Harbour Seal Decline – vital rates and drivers. Report to Scottish Government HSD2

TitleHarbour Seal Decline – vital rates and drivers. Report to Scottish Government HSD2
Publication TypeReport
Year of Publication2018
AuthorsArso Civil, M, Smout, SC, Duck, C, Morris, C, Cummings, C, Langley, I, Law, A, Morton, C, Brownlow, A, Davison, N, Doeschate, M, Lacaze, J-P, McConnell, B, Hall, AJ
Pagination63 pp.
Date Published06/2018
InstitutionSea Mammal Research Unit, University of St Andrews

Numbers of harbour seals (Phoca vitulina) have dramatically declined in several regions of the north and east of Scotland, while numbers have remained stable or have increased in regions on the west coast. For any management and mitigation plans to address this situation, the relative contribution of various factors in the decline of harbour seals in Scotland needs to be identified, understood and assessed. Potential drivers of the decline include changes in prey quality and/or availability, increasing grey seal population size which may be influencing harbour seal populations through direct predation or competition for prey resources, and the occurrence and exposure of seals to toxins from harmful algae (domoic acid and saxitoxins).

Population model: Work continued to develop an integrated harbour seal population model. The model-fitting process was built upon, using a decision-support simulation tool to fit an age-structured population model to harbour seal count data, investigating the effect of ‘reducing’ the data by only including moult counts (excluding pup counts) and thinning the number of available data points. A visualisation tool was developed to support discussions about the relative impacts of effects that might be important during the different phases of harbour seal life-history. Based on simulated data, a number of scenarios were explored in which additional mortality, fecundity, and adult and pup survival were allowed to vary within plausible limits. The resulting effect on the predicted (simulated) population growth was visualised by means of a surface plot.

Photo-identification mark-recapture to estimate fecundity and survival: Photo-identification data were collected at selected harbour seal haulout sites in Orkney, Kintyre and Loch Dunvegan (Isle of Skye) during the pupping season in 2016 and 2017, primarily during the months of June and July. All photographs were graded for quality and individual seals identified from the unique patterns in their pelage. Photo-identification data collected in 2017 is currently being processed. For 2016, a summary of all catalogued seals by area with details on approximate age class and reproductive history has been made. Loch Dunvegan produced the highest number of catalogued seals. One of the monitored haulout sites in Kintyre was male-dominated, while mum-pup pairs were found in other sites.

Live capture-release studies: Live capture-release studies were conducted in Isle of Skye in March and Orkney in April and May 2017 in accordance with the SMRU Animal (Scientific Procedures) Act, 1986, (Home Office Licence No. 192CBD9F). Adult and juvenile harbour seals were captured, individual covariate data were collected from each seal, and telemetry tags (GSM/GPS and LO tags) were deployed primarily on adult females. Pregnancy status was determined from progesterone concentrations in the plasma and in blubber. The proportion of the live-captured adult females that were pregnant was 100% (95% CI 95% – 100%) in Isle of Skye and 67% (95% CI 39% – 95%) in Orkney, but the proportions were not statistically significantly different. Given the small sample size, further investigations must be carried out before any conclusions can be drawn. Domoic acid concentrations in the urine and faecal samples collected from the live capture-release animals were determined. Domoic acid concentrations were lognormally distributed, with some individuals having very high levels but in most animals concentrations were low. There was no difference in the median concentrations by region, with the Skye animals also being exposed to domoic acid.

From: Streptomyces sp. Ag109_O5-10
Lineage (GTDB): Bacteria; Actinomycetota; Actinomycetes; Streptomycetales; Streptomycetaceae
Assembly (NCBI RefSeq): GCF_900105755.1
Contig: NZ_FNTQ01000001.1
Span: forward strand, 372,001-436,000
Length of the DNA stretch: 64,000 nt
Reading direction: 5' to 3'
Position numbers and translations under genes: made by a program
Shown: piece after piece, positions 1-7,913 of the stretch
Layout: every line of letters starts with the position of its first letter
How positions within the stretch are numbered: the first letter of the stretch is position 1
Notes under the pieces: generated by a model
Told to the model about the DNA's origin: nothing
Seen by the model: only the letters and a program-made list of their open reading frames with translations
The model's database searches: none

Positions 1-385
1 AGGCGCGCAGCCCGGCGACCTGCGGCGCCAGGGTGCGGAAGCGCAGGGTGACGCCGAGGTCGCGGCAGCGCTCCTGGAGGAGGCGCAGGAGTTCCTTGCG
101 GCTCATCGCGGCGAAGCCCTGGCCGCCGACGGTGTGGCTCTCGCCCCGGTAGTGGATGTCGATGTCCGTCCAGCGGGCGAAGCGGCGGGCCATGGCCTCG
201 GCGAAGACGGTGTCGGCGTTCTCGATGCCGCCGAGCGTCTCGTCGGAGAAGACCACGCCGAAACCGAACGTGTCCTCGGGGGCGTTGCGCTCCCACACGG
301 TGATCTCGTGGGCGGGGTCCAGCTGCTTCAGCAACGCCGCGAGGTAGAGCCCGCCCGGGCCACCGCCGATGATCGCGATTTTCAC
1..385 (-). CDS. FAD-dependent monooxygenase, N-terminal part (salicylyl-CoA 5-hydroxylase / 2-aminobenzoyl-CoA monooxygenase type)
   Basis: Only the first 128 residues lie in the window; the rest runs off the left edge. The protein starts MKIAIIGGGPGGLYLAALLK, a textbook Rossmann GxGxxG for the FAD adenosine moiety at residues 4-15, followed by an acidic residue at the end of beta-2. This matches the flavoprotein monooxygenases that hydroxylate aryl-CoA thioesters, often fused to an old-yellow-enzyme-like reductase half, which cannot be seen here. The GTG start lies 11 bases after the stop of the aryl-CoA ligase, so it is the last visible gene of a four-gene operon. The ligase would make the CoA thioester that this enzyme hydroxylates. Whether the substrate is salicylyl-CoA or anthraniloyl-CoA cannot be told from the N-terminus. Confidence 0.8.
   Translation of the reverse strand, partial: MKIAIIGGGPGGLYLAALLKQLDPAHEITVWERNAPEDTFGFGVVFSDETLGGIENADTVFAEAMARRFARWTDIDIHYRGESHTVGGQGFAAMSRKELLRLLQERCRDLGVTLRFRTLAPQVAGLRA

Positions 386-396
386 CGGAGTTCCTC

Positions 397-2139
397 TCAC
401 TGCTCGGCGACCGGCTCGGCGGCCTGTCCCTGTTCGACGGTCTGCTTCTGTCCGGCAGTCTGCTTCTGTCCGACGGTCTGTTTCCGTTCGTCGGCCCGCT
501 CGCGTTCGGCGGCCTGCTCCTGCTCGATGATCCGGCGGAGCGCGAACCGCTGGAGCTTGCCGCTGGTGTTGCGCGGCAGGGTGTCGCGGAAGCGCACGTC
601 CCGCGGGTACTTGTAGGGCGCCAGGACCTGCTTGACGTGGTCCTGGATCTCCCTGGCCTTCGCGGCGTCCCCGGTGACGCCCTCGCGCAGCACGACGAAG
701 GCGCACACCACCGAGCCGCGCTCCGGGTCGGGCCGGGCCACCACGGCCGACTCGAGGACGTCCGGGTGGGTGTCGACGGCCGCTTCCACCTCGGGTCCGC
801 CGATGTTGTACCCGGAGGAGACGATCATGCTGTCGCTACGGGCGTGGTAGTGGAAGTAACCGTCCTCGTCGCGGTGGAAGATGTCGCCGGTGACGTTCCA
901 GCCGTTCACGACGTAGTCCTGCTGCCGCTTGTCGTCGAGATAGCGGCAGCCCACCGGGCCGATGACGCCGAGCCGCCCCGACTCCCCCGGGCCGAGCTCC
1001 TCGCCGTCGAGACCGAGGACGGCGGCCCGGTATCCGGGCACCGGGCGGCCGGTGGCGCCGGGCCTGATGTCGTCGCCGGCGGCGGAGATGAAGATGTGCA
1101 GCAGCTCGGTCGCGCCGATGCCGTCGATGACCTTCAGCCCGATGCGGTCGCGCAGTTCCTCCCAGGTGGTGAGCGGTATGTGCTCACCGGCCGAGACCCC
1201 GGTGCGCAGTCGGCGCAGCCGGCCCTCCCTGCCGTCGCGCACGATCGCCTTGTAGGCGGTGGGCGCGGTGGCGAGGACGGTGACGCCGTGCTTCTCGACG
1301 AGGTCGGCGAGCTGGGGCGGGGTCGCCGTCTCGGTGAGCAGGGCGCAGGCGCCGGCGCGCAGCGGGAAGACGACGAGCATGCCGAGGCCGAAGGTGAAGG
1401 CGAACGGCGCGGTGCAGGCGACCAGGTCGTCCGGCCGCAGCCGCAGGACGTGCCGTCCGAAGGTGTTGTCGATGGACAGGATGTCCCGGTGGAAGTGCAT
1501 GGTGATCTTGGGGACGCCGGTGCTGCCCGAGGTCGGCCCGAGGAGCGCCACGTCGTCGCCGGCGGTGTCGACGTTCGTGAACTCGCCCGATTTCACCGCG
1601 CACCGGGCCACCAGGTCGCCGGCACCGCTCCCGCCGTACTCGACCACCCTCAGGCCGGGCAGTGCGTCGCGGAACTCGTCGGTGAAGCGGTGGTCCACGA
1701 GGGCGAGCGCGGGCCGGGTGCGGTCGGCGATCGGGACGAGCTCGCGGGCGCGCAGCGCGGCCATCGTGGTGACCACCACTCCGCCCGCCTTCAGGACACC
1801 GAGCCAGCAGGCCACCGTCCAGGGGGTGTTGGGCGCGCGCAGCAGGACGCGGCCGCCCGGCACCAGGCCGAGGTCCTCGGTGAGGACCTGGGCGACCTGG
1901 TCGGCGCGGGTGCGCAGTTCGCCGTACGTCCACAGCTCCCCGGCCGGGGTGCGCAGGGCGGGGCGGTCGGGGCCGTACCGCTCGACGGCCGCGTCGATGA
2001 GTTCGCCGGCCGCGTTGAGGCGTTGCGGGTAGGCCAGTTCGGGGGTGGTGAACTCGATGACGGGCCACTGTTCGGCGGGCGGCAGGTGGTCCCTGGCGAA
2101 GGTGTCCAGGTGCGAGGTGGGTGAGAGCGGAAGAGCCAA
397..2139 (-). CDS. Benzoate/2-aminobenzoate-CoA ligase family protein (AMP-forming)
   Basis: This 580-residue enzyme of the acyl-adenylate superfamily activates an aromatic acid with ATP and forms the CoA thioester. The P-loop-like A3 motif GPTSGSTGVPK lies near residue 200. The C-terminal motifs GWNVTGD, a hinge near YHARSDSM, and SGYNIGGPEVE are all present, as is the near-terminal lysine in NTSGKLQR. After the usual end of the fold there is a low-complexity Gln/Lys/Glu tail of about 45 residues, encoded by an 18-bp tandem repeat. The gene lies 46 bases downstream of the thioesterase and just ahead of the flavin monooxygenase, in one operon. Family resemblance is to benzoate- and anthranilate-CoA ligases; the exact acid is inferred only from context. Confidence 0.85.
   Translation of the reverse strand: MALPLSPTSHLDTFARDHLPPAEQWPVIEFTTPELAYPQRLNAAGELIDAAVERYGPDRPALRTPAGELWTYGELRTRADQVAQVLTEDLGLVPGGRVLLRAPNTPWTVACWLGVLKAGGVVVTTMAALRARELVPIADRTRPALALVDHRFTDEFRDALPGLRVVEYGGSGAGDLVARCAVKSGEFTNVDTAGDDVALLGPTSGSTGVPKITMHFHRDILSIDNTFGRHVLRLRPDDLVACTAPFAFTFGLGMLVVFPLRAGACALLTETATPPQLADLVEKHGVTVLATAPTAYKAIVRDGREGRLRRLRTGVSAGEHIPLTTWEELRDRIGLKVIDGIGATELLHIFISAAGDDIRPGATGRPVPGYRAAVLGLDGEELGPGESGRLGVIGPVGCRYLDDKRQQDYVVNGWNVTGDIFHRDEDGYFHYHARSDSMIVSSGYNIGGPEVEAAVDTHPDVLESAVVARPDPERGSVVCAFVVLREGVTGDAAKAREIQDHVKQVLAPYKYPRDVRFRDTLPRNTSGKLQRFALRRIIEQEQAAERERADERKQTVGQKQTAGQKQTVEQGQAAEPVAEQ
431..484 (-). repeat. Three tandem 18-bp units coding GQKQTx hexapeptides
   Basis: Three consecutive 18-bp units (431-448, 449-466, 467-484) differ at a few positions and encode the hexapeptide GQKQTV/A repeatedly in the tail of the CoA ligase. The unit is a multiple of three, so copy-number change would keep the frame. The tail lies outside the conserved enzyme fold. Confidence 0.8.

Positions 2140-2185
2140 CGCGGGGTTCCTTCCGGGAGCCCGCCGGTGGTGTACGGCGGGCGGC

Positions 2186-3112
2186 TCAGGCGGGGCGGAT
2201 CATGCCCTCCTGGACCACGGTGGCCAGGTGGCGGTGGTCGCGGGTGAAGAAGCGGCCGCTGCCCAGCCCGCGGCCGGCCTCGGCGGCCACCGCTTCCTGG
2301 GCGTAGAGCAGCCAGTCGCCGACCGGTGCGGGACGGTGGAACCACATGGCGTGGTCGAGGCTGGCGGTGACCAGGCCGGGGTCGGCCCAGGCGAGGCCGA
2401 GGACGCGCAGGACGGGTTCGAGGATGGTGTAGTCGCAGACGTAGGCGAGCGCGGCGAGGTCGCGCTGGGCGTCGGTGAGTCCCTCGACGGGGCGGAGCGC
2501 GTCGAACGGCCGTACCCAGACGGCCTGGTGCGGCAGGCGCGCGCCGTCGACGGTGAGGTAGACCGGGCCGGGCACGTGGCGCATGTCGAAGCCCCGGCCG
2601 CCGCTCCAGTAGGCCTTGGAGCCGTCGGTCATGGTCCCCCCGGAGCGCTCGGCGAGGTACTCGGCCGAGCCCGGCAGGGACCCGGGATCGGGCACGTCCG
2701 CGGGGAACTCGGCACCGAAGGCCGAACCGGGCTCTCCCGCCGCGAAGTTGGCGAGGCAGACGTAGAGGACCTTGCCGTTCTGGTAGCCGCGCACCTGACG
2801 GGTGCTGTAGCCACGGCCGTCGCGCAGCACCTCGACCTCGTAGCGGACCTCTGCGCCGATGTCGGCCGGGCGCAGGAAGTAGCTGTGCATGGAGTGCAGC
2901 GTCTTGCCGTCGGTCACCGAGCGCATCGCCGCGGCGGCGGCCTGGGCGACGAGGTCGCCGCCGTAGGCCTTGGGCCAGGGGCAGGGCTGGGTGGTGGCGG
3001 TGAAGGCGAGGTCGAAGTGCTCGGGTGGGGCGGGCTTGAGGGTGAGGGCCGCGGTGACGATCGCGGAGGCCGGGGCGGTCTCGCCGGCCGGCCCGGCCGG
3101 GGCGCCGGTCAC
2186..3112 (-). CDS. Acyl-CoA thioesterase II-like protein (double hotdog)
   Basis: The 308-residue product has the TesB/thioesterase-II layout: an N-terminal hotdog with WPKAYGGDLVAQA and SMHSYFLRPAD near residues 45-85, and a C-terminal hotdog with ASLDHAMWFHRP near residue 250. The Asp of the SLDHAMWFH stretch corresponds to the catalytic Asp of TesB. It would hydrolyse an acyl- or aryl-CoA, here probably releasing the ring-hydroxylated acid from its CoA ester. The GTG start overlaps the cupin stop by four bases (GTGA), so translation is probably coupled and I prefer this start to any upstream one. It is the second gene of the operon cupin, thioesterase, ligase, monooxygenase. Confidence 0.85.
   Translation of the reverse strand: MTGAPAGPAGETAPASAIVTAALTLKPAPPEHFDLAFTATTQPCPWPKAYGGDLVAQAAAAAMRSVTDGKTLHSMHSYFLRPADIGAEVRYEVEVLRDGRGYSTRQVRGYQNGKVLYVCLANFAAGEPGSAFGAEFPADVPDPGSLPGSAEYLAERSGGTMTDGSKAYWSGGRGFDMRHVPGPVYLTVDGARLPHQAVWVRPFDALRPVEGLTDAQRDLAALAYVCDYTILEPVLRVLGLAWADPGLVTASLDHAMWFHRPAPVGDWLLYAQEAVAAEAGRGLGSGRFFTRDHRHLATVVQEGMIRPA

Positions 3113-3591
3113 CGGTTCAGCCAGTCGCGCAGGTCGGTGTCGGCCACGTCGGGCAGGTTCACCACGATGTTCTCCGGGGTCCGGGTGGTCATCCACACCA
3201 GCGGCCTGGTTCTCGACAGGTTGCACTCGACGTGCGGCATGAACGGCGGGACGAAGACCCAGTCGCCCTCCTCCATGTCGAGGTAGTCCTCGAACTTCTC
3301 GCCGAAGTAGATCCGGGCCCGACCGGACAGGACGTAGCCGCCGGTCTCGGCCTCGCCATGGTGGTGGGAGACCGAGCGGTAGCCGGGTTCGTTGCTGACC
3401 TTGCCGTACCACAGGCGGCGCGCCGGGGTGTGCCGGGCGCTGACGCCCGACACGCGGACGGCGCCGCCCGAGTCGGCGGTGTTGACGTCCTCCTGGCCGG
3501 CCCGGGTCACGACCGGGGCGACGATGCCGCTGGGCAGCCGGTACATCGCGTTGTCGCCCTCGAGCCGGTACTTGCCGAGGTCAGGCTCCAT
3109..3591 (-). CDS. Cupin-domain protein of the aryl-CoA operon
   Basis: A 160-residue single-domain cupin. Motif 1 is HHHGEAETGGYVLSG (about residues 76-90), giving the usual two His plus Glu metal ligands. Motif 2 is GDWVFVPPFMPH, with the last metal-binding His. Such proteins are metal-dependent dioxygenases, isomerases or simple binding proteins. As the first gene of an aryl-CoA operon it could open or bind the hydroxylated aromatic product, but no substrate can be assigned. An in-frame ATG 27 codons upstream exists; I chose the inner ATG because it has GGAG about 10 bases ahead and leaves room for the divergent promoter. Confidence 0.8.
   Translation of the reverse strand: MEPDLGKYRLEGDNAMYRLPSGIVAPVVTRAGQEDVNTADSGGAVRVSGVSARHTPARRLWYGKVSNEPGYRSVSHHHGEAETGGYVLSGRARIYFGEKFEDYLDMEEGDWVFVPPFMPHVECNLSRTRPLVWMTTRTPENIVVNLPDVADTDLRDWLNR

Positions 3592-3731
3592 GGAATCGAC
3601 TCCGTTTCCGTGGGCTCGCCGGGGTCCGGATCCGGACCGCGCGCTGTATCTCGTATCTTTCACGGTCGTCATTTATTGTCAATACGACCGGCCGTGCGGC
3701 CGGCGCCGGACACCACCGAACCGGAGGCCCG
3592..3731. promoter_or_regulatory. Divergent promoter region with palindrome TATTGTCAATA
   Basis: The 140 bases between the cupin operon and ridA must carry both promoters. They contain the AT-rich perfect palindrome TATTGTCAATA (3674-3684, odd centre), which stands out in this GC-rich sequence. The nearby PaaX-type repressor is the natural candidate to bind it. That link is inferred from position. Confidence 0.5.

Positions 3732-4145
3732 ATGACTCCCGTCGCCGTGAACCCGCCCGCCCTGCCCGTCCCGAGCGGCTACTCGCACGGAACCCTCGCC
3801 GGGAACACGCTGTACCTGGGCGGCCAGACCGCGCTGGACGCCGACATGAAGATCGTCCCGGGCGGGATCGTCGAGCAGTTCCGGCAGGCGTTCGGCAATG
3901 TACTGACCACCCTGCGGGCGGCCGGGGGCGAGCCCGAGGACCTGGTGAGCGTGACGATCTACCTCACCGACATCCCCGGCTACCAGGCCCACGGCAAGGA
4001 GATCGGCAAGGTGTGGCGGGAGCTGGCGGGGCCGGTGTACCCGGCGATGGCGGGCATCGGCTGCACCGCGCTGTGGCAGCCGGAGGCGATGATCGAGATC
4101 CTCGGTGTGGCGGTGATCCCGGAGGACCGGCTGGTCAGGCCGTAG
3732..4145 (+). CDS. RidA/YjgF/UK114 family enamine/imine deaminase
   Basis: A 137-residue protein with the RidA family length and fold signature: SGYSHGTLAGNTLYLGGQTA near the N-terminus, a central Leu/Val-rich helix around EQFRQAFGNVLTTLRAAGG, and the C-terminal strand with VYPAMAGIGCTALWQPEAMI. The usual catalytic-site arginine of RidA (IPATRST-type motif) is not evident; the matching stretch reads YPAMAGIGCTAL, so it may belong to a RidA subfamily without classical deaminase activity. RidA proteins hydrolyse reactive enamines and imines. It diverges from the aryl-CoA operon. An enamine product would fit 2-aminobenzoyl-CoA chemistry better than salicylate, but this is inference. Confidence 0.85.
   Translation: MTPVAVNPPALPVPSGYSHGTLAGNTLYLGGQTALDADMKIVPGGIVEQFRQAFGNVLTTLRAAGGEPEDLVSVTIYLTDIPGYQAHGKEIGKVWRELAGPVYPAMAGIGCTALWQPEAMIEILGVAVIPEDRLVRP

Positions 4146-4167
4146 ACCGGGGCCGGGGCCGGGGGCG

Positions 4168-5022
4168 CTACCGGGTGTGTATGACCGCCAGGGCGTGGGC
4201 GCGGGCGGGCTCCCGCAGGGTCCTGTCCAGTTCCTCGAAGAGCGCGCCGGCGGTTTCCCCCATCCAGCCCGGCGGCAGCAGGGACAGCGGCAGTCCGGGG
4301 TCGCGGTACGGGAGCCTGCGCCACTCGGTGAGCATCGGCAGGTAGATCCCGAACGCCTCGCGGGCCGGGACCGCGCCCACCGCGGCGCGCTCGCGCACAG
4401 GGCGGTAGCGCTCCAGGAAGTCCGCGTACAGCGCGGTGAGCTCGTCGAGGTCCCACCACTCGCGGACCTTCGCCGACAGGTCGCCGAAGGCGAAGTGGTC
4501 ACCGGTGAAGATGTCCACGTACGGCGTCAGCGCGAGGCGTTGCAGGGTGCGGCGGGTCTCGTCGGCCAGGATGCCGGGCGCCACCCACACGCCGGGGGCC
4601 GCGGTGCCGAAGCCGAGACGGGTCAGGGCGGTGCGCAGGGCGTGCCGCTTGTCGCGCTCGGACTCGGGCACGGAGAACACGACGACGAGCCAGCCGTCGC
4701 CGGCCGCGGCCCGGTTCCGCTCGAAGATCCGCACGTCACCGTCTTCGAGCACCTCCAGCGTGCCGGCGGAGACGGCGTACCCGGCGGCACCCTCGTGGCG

Prey samples: Two fishing trips to collect prey samples were undertaken in July and November 2017 in the waters of Scapa Flow. Additionally, opportunistic fish samples were collected in North Ronaldsay. All fish viscera were analysed for domoic acid content, using the same method as for the seal samples. All samples were above the limit of detection, with the bullrout, and mackerel caught in the summer showing the highest concentrations. Fish guts sampled in Orkney in July 2017 and in Sinclair Bay (Caithness) in June 2017 were analysed for PSP toxins, but none of the samples contained any detectable level of saxitoxin.

Counts of harbour seals during the moult

Aerial surveys of harbour seals numbers hauled out during the moult were conducted in the study sites of Kintyre, Scapa Flow (Orkney) and Loch Dunvegan (Isle of Skye) in August 2015, 2016 and 2017, respectively, as part of the annual surveys conducted by SMRU (funded by Scottish Natural Heritage (SNH) and Natural Environment Research Council (NERC)). Results on the number of harbour and grey seals counted within the defined study areas are presented.

Stranded seals: A summary of all seal carcasses reported to Scottish Marine Animal Stranding Scheme (SMASS) within and nearby the study sites between March 2017 and February 2018 is provided, with details on species, age class and proximate cause of death when available.